Now if you do store data, you'll have to be careful. I don't want to have something in the privacy policy like they have:

"This data is currently stored in an identifiable fashion; a limitation of the content management system that this website is build on (WordPress). Pseudonymisation, meaning  that the personal data can no longer be attributed to a specific user without the use of additional, separately stored information (key), is a requirement of the GDPR which many web application developers are currently working to fully implement. We are committed to implement it on our website as soon as we are able to."

 

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https://make.wordpress.org/core/2018/02/16/gdpr-compliance-chat-recap-february-14th/

"Data stored on backups have to be deleted too."

Any idea how to do that? There are various backup solutions provided by hosting companies but account owners often cannot even delete the backup(s) just revert to them and/or retrieve files.

Also If I create an sql dump as a backup, I can only delete the whole file if I want to get rid of just one person's personal data... We need to delete our precious backups just to make sure one person's data will not get reverted by any chance? Am I the only one to think that this is overkill?

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16 hours ago, szabesz said:

Also If I create an sql dump as a backup, I can only delete the whole file if I want to get rid of just one person's personal data...

That's not true at all. A sql dump is just text (or a compressed version of that). Open it, remove the problematic lines and save it. You could also import it into a locally running database instance, make your edits and export it again. 

16 hours ago, szabesz said:

Any idea how to do that? There are various backup solutions provided by hosting companies but account owners often cannot even delete the backup(s) just revert to them and/or retrieve files.

If you cannot make the necessary edits on your own you have to rely on the provider to do that for you. If the provider cannot / will not do edits to backups search for one that can do that.

The only backups I can see being potentially problematic would be the ones, which save only diffs to the last backup and not a full copy. But I doubt there being no way to built tools around those systems to be able to edit parts of a backup without breaking the integrity of all following backups.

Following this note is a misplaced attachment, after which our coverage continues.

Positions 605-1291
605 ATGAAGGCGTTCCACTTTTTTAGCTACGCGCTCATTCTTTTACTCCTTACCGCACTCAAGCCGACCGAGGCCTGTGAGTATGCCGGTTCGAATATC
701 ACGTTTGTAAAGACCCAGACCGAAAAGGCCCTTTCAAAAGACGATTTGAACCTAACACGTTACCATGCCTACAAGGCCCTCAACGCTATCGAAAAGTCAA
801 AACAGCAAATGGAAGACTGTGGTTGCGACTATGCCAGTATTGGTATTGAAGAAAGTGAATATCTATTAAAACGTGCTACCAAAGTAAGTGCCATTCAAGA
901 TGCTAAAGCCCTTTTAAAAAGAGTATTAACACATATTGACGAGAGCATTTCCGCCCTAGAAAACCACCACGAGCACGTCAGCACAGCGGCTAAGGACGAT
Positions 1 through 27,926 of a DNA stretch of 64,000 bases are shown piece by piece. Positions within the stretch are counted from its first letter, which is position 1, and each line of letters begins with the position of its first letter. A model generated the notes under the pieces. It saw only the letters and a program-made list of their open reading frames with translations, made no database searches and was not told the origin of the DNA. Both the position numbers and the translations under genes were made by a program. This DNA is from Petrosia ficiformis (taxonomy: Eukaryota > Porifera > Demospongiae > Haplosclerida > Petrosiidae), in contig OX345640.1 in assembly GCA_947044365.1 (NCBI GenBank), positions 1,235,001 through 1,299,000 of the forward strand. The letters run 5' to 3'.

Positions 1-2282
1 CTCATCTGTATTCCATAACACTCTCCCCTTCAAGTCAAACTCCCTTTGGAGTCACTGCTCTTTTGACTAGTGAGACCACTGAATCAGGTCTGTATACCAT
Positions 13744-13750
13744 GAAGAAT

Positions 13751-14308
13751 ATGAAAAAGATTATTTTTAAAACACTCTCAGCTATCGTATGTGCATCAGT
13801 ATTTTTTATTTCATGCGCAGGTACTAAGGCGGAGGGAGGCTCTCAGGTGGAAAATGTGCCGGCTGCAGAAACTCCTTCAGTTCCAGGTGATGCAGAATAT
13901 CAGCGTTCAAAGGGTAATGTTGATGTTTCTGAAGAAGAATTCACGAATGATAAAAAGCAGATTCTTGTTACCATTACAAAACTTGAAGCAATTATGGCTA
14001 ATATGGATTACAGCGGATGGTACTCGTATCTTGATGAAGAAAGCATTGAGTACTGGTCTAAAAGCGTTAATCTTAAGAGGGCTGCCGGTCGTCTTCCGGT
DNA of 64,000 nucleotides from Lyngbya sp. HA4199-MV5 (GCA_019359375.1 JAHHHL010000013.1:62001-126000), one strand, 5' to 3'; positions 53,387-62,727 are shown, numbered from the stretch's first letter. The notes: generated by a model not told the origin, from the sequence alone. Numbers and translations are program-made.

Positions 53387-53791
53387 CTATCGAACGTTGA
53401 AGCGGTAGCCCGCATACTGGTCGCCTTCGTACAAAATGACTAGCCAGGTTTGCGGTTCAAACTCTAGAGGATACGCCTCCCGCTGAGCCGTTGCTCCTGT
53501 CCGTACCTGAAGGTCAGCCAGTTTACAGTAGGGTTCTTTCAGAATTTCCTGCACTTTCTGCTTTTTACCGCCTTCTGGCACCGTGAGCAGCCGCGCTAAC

16 hours ago, szabesz said:

Am I the only one to think that this is overkill?

It's certainly not. Take the AshleyMadison leak for example. How would you feel if you made a request to such a website to have your account being fully erased just to show up in a leak some time later as a result of a database backup? It's not even about the backup being used for a rollback, it could also be the backup which gets leaked.

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Well I just finished writing up the privacy policy for my site. That was a hand full.

Yeah, information backups will have to be considered carefully. Or just don't do backups like most people :D

Now, about personal data anonymization and pseudonymization. What can we do in a PW installation to comply? Can something be made to automatically encrypt PW users data or pseudonymize it?

This particular part of the requirements is what's driving me crazy. 

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The problematic data is only "personal sensitive data", not every data that is in the DB. So what about encrypting the personal sensitive data. This should be doable with less effort. At least, when sensitive personal data is / should be out of scope of search results. 

This said, it should be less possible to reveal sensitive data from mysql-backups that are not under own control. 

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34 minutes ago, heldercervantes said:

Well I just finished writing up the privacy policy for my site. That was a hand full.

Yeah, information backups will have to be considered carefully. Or just don't do backups like most people :D

Now, about personal data anonymization and pseudonymization. What can we do in a PW installation to comply? Can something be made to automatically encrypt PW users data or pseudonymize it?

This particular part of the requirements is what's driving me crazy. 

There is currently a discussion with code examples from @BitPoet going on here in the forums withexact that point. Have a look into the security thread. I'm on mobile and not comfortable enough to find and paste the link. But it is only 1-3 days ago. 

 

 

Edited by cstevensjr
Added mentioned link